Then, there is also the fact that building these structures on the lagoon implies environmental hazards as refuse and human waste are directly dumped into the lagoon. But this is expected since the growth followed no basic planning and development guidelines. There is also the issue of safety, as the structures are erected within the right of way of the 330KVA High Tension Power Transmission.
The Road to Intervention
Makoko and Ilaje-Bariga shanty communities were among other 42 blighted communities identified in 1984 for intervention by the state government in its bid to improve their living conditions. Under the Lagos Metropolitan Development and Governance Project (LMDGP), a World Bank Assisted Project for the rehabilitation of nine most blighted communities, the state had intervened in Makoko and Ilaje-Bariga by providing borehole waters, rehabilitated their primary schools, markets; provided public toilets, installed electricity transformers and solar-powered streetlights.
The interventions are believed to have been of primary benefit to the old Makoko and Ilaje-Bariga communities that were on land with recognised limits and captured on the state’s slum improvement plans and projects. But efforts at further improving the living conditions of the areas are yet to reach the Makoko and Ilaje-Bariga on water because they are relatively recent and considered illegal developments outside the recognised areas covered by improvement plans and due to its continuous expansion into the lagoon, drainage channels and waterways.
…And now, the Venice Initiative
Since the earlier settlers in Makoko were not persuaded by the resettlement plan, government had come up with the idea of re-organising them in such way that they could become sustainable as a community and in tune with modern trends. Thus, the thought of a Lagos Venice was mooted. Already, agents of government in both the physical planning and urban planning ministries are said to have been working round the clock on the initiative being a new assignment on the table.
But that also poses grave challenge as it would also mean cleaning up the water, providing portable water there on a sustainable basis, providing waste and sewage treatment plant there “because if you had human waste, you can’t empty it into the lagoon and then, take water from the lagoon again to drink?
So, it’s a very complex problem, but we are working on it,” the governor explained while throwing light on the Venice concept.
Ironically, government’s ability to succeed with what many have come to see as a lofty idea would be limited if the community continues to expand and illegally too. Although Fashola admitted that the constitution protects rights of property, he was quick to add: “It is rights that are lawfully acquired and not rights that are illegally acquired. So, if people talk about 72 hours notice, did they give notice to anybody before they moved there? We are extremely generous.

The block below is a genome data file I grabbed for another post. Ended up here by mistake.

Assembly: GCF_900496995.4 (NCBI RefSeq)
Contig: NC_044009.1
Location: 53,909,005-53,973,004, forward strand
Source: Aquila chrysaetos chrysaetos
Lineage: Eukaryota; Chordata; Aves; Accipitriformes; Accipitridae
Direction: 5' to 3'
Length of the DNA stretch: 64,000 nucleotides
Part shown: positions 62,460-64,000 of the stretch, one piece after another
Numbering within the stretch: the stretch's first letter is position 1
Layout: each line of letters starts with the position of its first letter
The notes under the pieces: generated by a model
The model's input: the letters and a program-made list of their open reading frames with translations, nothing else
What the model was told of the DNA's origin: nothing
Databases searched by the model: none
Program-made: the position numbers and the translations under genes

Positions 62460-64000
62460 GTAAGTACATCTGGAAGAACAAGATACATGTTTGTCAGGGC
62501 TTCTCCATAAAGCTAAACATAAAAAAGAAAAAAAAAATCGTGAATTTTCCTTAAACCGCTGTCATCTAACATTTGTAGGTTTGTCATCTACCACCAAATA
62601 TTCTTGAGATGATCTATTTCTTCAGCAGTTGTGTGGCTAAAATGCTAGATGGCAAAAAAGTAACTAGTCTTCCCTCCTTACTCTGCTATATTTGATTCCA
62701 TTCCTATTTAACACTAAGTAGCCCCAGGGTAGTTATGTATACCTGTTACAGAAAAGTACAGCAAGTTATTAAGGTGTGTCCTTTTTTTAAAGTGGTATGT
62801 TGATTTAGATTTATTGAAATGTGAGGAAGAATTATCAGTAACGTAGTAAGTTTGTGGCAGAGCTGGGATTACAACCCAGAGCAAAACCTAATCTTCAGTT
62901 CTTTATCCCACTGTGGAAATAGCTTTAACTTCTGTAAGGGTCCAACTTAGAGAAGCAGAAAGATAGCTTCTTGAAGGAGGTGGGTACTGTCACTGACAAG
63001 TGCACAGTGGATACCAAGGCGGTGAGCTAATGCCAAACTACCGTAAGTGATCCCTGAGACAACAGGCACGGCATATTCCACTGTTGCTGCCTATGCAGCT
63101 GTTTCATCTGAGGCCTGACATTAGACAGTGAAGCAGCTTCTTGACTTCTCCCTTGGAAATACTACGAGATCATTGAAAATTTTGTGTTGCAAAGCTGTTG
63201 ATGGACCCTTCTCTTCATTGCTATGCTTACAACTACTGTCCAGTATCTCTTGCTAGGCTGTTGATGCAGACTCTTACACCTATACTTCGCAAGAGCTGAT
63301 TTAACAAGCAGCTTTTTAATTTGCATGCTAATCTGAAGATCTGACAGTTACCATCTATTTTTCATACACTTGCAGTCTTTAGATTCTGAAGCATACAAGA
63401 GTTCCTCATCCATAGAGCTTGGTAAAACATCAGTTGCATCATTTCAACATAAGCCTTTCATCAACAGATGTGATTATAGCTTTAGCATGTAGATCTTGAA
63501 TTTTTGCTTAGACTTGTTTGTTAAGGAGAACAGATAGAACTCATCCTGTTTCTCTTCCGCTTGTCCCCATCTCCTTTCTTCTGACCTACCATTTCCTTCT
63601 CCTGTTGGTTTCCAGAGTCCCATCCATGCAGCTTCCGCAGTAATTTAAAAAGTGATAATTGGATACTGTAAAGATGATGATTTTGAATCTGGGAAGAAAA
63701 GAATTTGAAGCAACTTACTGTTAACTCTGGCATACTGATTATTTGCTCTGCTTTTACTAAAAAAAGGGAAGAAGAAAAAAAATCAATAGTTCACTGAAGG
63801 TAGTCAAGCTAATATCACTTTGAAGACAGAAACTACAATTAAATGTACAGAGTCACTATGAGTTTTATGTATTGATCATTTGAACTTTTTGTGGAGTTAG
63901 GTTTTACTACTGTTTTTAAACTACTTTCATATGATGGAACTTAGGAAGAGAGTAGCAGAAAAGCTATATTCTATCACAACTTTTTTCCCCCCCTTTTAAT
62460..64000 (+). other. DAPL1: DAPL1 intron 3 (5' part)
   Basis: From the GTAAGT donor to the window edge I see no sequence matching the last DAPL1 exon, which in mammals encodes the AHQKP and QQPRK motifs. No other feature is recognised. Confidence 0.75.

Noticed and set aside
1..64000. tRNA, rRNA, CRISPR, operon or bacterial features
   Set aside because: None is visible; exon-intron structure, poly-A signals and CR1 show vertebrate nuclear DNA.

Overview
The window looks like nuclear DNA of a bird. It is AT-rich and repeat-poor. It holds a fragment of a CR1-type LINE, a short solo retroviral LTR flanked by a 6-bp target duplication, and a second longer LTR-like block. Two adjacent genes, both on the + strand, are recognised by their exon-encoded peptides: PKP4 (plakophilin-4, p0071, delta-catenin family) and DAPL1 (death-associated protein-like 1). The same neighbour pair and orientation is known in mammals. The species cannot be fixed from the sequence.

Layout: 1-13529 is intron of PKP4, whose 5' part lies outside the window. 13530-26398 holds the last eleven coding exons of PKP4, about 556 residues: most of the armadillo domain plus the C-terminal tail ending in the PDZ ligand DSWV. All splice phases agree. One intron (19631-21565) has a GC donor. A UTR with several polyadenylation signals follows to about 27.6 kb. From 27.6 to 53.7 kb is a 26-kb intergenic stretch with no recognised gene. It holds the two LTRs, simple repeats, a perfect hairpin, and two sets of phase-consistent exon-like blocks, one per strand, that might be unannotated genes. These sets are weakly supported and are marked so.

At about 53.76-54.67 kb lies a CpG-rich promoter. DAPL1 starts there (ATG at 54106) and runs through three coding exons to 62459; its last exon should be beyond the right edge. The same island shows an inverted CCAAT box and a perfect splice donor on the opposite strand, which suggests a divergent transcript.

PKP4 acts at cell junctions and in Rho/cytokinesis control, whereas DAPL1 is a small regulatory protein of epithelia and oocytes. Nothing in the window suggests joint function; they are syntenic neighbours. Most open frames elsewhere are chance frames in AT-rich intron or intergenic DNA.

“They are not title-holders but that is the law, as painful as it may be. So, our action in giving notice is compassion and let me also make this point very clearly; go and listen to some of the people who are there, apart from the people from neighbouring parts of Badagry, it’s a lot of foreigners – people from other countries who have no immigration papers to be here. They are living there illegally. Those are the multiplicity of the facets relating to that place,” the governor said, stressing unequivocally that there would be no going back as far as the development of the community is concerned.
With a Venice idea conceived and waiting to be delivered in Makoko, government had thus taken the decision to, within reasonable and safe limits, permit the communities on water to exist in designated areas and, integrate them into the overall physical planning and urban fabric of the Lagos Mega City. But to rationalise their existence, government said it would also restrict them to well defined limits and, introduce a phased housing, infrastructure and facilities improvement plan in consultation with the communities under a programme called “Houses on Water Improvement Programme”.
The improvement, according to some of the experts on the assignment, will include provision of health facility, fire-fighting equipment, waste containers, public toilets/baths, water fountains and community centres all on platforms and concrete walkways.
The residents, on the other hand, are expected to improve their houses using improved and standardised design and materials.
Studies and consultations for the Lagos Venice was said to have started in Ilaje-Bariga as far back as 2008 at a meeting with the “Baale” (or local chieftain) and other leaders in the community. But, specifically, the stakeholders’ consultation with Makoko started a few months ago with the establishment of contact with the traditional “Baale” of Makoko, Chief Kunle Olaiya, who was also a spokesman for other ethnic stocks in the community such as the Egun, Ilaje and Ijaw.
The consultation, government sources said, would be extended in the coming weeks after the redefinition of the boundary may have been established. Early contact with Makoko was initially stepped down due to the relocation of Oko-baba Sawmill to Agbowa-Ikosi project which is expected to reduce the expansion as well as the number of houses on water. Studies had also revealed that quite a sizable population living in the structures are engaged in the sawmill business but at different levels.
But the completion of the houses-on-water scheme is not only going to burnish the aesthetics of the new Lagos as being envisaged, it could also regenerate revenue for the state as a tourists’ destination.
The expected Makoko community